Combining community intervention and action research for positive social change
Point Park University’s 48-credit Master of Arts program in clinical-community psychology, beginning in the Fall of 2013, offers students a holistic, humanistic, and phenomenological approach that seeks to better explain human experience and behavior by integrating two important subfields of psychology — clinical and community psychology.
Clinical psychology is primarily concerned with nurturing mental health and well-being while community psychology is focused on social and cultural influences on personal well-being, including research and interventions at the community level to alleviate human suffering.
The overall goal is to enable graduates of the program to enhance the well-being of individuals, groups and communities through research, community intervention and clinical practices. Therefore, emphasis is placed on understanding the role of social and cultural influences on mental health and well-being including prevention, diagnosis and treatment of mental illness.
The M.A. in clinical-community program also strives to teach empathic understanding and appreciation of diverse ways of living in the world. The goal of empathic understanding and appreciation, in addition to scientific goals of explanation, is a foundation for an ethically-informed approach to psychology that respects and values the fundamental dignity and human rights of all persons.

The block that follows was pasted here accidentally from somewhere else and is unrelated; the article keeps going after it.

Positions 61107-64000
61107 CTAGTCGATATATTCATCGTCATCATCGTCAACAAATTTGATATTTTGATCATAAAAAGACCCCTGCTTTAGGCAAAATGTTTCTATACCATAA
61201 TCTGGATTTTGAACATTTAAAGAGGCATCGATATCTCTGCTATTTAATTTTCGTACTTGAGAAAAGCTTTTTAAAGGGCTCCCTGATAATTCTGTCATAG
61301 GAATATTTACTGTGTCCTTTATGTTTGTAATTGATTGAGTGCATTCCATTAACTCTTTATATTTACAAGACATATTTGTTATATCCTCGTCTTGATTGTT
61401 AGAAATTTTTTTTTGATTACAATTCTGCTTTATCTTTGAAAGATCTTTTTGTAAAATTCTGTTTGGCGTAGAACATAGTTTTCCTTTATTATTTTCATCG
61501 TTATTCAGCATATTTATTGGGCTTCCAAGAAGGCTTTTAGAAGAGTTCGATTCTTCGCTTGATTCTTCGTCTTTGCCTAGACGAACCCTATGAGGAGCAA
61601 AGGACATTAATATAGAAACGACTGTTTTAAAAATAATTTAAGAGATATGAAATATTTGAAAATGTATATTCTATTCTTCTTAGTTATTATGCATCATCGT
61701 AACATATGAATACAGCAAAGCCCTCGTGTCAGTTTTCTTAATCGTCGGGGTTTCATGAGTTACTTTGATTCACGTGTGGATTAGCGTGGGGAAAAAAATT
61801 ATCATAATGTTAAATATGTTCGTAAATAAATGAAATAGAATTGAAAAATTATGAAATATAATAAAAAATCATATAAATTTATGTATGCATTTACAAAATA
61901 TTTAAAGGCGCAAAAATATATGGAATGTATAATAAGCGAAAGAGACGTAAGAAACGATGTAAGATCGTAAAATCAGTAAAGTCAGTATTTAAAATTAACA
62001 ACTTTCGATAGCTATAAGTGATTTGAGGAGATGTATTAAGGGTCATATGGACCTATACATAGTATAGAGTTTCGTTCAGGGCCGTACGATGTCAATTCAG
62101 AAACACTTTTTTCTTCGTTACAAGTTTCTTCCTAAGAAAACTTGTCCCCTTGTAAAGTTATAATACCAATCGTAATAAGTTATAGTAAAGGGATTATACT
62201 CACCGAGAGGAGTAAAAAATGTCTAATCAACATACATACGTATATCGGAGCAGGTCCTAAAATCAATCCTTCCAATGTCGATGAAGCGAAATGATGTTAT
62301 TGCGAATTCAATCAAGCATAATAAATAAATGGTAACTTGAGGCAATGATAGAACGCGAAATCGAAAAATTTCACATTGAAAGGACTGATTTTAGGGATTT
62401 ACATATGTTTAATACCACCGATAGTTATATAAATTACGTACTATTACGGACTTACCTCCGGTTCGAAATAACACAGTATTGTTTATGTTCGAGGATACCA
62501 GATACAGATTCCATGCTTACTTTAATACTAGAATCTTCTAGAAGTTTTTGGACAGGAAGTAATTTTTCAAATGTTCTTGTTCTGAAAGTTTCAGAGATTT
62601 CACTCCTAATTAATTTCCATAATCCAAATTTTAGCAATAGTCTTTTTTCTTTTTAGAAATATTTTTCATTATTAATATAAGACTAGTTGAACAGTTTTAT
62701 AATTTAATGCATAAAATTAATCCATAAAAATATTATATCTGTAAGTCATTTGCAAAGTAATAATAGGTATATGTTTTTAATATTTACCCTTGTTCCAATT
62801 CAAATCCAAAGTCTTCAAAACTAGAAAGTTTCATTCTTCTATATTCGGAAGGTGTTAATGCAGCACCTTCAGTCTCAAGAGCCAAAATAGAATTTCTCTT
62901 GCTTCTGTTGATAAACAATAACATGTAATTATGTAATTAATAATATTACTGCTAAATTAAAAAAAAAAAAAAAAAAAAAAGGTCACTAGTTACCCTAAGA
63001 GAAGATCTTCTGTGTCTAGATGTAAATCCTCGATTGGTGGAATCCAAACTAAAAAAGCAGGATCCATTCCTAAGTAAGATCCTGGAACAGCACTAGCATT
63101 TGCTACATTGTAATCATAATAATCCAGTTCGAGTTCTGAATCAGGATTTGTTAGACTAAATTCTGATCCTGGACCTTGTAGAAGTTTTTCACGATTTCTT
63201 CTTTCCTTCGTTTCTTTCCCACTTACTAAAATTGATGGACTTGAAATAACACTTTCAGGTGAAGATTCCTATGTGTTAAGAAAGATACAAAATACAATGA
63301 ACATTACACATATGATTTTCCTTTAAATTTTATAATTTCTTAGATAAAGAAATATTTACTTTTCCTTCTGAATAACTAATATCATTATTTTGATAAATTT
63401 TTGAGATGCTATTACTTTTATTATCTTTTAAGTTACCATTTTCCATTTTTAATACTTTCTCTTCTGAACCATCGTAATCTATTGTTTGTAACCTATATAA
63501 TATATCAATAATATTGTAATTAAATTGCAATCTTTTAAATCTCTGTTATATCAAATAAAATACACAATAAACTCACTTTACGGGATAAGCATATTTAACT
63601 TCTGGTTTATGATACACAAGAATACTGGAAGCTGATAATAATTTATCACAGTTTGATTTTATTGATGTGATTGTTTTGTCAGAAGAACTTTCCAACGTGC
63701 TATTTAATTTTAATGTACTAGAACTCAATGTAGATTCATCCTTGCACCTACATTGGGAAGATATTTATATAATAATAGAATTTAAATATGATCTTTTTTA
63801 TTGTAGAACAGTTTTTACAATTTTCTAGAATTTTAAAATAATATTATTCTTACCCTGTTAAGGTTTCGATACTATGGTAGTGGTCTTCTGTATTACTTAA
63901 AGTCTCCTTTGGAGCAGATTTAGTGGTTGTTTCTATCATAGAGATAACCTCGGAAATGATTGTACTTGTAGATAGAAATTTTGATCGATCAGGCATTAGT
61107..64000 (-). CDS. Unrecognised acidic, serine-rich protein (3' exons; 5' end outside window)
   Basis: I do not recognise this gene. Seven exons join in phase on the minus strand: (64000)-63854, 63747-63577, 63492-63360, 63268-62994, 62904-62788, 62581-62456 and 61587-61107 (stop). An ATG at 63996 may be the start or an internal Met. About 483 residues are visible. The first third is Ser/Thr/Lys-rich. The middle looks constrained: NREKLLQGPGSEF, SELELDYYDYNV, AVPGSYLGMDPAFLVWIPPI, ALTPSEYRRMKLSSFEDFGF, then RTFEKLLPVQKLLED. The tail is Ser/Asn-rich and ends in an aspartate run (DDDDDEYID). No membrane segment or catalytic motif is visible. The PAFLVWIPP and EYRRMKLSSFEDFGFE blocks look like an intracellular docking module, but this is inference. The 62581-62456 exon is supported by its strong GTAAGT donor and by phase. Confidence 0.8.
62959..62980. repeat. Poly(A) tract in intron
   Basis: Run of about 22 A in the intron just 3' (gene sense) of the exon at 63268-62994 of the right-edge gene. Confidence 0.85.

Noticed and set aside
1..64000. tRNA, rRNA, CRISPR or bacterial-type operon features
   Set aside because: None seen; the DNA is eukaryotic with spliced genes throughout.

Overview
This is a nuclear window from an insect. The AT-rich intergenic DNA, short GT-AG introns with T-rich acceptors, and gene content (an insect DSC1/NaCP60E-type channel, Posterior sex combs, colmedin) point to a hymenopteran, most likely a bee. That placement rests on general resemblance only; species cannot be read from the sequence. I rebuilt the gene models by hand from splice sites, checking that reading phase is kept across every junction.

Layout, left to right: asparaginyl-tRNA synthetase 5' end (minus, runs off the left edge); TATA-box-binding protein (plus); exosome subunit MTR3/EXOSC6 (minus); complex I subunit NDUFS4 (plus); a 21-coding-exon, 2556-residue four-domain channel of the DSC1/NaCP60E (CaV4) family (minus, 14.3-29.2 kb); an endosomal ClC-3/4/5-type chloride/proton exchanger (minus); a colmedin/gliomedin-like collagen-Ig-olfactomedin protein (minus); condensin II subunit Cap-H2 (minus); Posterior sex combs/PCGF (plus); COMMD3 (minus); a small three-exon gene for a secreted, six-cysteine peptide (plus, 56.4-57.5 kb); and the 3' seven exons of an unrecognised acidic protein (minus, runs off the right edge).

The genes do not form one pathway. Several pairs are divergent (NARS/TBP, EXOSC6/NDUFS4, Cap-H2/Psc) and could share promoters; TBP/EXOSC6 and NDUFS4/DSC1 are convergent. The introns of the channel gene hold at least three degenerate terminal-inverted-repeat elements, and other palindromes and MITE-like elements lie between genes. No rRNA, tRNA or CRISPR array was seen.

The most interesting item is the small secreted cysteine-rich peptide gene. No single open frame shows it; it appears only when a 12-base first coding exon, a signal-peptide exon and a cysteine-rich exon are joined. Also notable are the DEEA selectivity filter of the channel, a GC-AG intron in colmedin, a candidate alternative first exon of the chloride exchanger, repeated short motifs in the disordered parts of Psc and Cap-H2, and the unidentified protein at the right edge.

Professors Brent Robbins, Ph.D. and Robert McInerney, Ph.D. host national psychology conference at Point Park.
As part of their thesis, graduate students will identify a community in need of intervention due to social factors. Based on research review and assessment, students will then design a plan to improve the mental health and well-being of members of the identified at-risk community.
Some of the courses offered in the Master of Arts in clinical-community degree program include:
- Foundations of Community Psychology
- Mental Health & Well-Being: Individual and Collective
- Brain, Body and Experience
- Marriage and Family Therapy
- Psychology of Human Diversity
With a master’s degree in clinical-community psychology, you will have the option to pursue a doctoral degree as well as various career opportunities, such as:
- Administer/director of community programs in human services, mental health, prevention community, education, health promotion and community development
- Social and community service manager
- Marriage and family therapist (with additional courses for training in MFT work)